Looking at how to mitigate emissions from agriculture


Agriculture has a positive and important role to play in climate change mitigation: crops, hedgerows and trees sequester carbon from the atmosphere and properly managed soils provide carbon storage. However, agriculture contributes more than 10% of the EU’s total greenhouse gas (GHG) emissions, chiefly through the release of methane and nitrous oxide.

The EU is committed to become climate-neutral by 2050, and that means significant efforts to reduce emissions are necessary across all sectors. This includes agriculture, which is also one of the sectors most affected by climate change. As a contribution to identifying possible policy approaches to reducing emissions in this sector, the European Commission has today published a new independent study on “Pricing agricultural emissions and rewarding climate action in the agri-food value chain”.

The study, commissioned by the Commission’s Directorate General for Climate Action, was undertaken by Trinomics and its partners the Institute for European Environmental Policy (IEEP) and Ecologic, together with the Austrian Environment Agency (Umweltbundesamt) and consultancy Carbon Counts. It responds to a2021 report by the European Court of Auditors, which recommended that the Commission should “assess the potential of applying the polluter-pays principle to agricultural emissions, and reward farmers for long-term carbon removals”.  The study aims to investigate possible ways to price GHG emissions from agricultural activities along the agri-food value chain and to explore how this can be accompanied by providing farmers and other landowners with financial incentives for climate action and carbon farming.

The first part of the study presents five policy options as workable examples for an emission trading system (separate from the already existing EU ETS) that could incentivise climate mitigation action in the agri-food sector (AgETS). Here the authors outline the design aspects of five AgETS options covering different GHGs and targeting different actors in the agri-food value chain (not only farmers but also input providers and food processors), and assessed these options according to their effectiveness, efficiency, relevance, coherence and added value.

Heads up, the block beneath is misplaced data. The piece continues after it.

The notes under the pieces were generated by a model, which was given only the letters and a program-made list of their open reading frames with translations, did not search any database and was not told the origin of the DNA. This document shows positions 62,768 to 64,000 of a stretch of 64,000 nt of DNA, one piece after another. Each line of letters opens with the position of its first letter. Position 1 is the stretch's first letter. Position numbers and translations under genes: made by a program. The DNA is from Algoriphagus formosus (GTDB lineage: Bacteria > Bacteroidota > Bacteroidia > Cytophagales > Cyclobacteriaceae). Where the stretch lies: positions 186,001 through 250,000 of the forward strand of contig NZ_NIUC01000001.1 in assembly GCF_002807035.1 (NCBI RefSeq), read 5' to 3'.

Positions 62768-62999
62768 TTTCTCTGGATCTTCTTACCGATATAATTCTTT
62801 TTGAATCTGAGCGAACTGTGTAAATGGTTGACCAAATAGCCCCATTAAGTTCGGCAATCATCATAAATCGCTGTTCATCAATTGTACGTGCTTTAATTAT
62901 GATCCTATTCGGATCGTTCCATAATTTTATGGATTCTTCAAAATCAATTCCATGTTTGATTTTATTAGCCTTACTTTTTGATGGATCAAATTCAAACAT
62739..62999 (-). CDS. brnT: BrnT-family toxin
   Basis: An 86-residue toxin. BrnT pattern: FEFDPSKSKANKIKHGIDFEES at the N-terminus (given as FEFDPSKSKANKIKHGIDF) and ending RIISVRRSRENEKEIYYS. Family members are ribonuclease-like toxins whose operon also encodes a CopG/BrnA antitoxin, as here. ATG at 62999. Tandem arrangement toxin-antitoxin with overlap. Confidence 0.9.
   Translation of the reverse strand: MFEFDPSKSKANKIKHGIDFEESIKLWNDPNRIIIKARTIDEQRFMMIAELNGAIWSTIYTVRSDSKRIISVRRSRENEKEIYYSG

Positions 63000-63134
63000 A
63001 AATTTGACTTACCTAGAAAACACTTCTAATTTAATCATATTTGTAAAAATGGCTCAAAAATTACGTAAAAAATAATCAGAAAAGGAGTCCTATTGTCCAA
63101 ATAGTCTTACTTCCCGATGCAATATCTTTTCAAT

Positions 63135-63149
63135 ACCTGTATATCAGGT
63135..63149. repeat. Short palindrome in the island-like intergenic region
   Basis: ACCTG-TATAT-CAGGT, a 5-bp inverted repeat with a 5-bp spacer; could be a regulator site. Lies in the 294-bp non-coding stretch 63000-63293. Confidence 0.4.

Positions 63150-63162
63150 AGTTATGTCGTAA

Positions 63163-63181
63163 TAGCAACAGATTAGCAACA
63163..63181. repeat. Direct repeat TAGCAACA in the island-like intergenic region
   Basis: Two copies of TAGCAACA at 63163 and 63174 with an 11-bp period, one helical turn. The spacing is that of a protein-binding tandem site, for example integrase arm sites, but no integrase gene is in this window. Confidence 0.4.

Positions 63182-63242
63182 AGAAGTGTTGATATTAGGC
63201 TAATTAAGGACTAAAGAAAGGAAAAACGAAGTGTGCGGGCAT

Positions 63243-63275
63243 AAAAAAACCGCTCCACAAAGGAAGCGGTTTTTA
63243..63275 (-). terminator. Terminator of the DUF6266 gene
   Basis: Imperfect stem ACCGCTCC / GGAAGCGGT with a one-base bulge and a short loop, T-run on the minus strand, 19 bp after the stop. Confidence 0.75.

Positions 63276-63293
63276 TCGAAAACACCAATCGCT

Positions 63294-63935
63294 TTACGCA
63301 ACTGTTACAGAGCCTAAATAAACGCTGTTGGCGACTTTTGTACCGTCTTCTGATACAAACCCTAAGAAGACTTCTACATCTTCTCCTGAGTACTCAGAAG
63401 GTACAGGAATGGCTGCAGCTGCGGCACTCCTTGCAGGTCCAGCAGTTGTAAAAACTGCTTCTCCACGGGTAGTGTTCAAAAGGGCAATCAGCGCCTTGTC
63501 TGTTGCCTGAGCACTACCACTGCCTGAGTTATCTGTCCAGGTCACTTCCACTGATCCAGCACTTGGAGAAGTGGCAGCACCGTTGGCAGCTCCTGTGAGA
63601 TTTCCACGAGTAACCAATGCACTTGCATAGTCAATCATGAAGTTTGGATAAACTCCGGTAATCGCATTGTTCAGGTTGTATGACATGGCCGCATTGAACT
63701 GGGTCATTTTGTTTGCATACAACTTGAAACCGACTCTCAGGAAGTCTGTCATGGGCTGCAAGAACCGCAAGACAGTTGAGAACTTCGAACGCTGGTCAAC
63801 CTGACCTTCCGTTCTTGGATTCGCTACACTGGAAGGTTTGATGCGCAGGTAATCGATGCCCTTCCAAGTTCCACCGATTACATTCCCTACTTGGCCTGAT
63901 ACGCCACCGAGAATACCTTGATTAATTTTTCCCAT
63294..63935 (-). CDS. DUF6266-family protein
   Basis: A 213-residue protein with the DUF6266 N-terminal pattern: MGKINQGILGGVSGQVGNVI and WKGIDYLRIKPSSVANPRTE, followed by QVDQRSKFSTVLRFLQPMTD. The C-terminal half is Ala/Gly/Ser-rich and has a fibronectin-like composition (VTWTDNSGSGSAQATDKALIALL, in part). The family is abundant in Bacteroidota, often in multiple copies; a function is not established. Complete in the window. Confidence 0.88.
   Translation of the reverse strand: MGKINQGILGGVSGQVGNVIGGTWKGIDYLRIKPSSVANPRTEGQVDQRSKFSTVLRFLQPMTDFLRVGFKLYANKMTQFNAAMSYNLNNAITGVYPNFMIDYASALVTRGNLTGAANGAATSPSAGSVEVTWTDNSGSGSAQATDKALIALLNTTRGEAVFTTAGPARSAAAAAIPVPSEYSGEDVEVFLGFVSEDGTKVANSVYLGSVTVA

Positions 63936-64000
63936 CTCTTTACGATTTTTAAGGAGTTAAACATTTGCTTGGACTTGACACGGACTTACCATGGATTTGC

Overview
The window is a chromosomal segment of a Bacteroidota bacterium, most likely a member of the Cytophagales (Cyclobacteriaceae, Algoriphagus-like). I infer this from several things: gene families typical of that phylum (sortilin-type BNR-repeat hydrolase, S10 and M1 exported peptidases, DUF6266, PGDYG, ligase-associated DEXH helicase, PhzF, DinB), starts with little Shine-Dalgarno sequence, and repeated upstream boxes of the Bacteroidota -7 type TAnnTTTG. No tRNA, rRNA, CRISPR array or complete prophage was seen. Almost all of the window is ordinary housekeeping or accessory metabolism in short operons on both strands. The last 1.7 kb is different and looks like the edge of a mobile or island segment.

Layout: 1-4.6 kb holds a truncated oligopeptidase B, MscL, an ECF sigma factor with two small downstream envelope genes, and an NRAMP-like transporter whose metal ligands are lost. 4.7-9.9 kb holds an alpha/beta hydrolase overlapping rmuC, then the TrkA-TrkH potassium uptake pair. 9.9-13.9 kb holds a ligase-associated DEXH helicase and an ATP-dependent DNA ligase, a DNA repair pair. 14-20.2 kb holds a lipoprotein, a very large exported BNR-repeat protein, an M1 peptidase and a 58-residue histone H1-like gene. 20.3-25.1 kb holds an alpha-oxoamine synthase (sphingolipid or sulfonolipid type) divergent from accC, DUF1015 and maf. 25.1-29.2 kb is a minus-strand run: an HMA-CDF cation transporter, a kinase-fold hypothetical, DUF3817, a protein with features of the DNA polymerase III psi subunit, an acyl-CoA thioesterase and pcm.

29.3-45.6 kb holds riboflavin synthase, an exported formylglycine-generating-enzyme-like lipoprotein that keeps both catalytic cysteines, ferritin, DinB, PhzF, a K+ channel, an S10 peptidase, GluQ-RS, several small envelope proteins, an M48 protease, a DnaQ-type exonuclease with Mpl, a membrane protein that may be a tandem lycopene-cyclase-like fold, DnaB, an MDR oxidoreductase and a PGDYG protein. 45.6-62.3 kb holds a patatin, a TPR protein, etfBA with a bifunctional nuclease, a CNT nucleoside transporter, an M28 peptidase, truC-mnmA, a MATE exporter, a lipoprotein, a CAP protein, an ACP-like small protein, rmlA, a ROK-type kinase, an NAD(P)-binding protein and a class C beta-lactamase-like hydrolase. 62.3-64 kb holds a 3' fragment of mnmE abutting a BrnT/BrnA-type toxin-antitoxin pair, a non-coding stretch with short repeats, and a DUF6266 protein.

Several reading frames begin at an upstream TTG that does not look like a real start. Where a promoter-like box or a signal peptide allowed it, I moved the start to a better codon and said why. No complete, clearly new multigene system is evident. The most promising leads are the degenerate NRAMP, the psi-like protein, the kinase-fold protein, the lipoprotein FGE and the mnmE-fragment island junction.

The study then investigates how a future AgETS could financially reward carbon removals from Land Use, Land Use Change, and Forestry (LULUCF). Here, the authors provide an overview of LULUCF removals options in the EU, put forward key considerations when combining an AgETS with incentives for removals, and assessed the strengths and weaknesses of five potential policy models for linking removals to an AgETS.

In preparing this report, the consortium consulted relevant stakeholders through an expert roundtable, a public workshop, a stakeholder survey and interviews with experts. The feedback from these consultation activities informed the findings presented in the study and is summarised in three separate annexes.

The study recognises benefits in combining design aspects of the different AgETS policy options and establishing a harmonised GHG reporting tool in the EU. In addition, the study stresses the importance of continuously monitoring and regularly evaluating any policy that would link carbon removals in an AgETS market and notes that the simplest policy models that involve the smallest administrative costs and pose less risks to environmental integrity could be an appropriate starting point. Finally, the authors underline that any policy establishing an AgETS policy and linking it to carbon removal support must be accompanied by wider sectoral and economy-wide changes (e.g., transitional aid through the form of subsidies, grants, and loans for farms) to fully enable the land sector to strengthen its sustainability.

Next steps

Today’s study provides first insights on possible pricing and carbon farming measures in the agri-food value chain on how the agriculture and LULUCF sectors could further reduce greenhouse gas emissions and contribute to the EU’s long-term goal of net-zero GHG emissions by 2050. Together with other inputs considering a range of measures, the study will inform the policy debate that will follow the publication in the first quarter of 2024 of the European Commission’s Communication on an EU Climate target for 2040. That Communication, based on a detailed impact assessment, will prepare the ground for a legislative proposal for an EU 2040 climate target through an amendment of the European Climate Law. Any subsequent sectoral legislation to deliver on the 2040 target would follow at a later date, and be subject to the usual preparatory and legislative processes.    

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Study: Pricing agricultural emissions and rewarding climate action in the agri-food value chain

Land use sector

Climate change and agriculture in the EU

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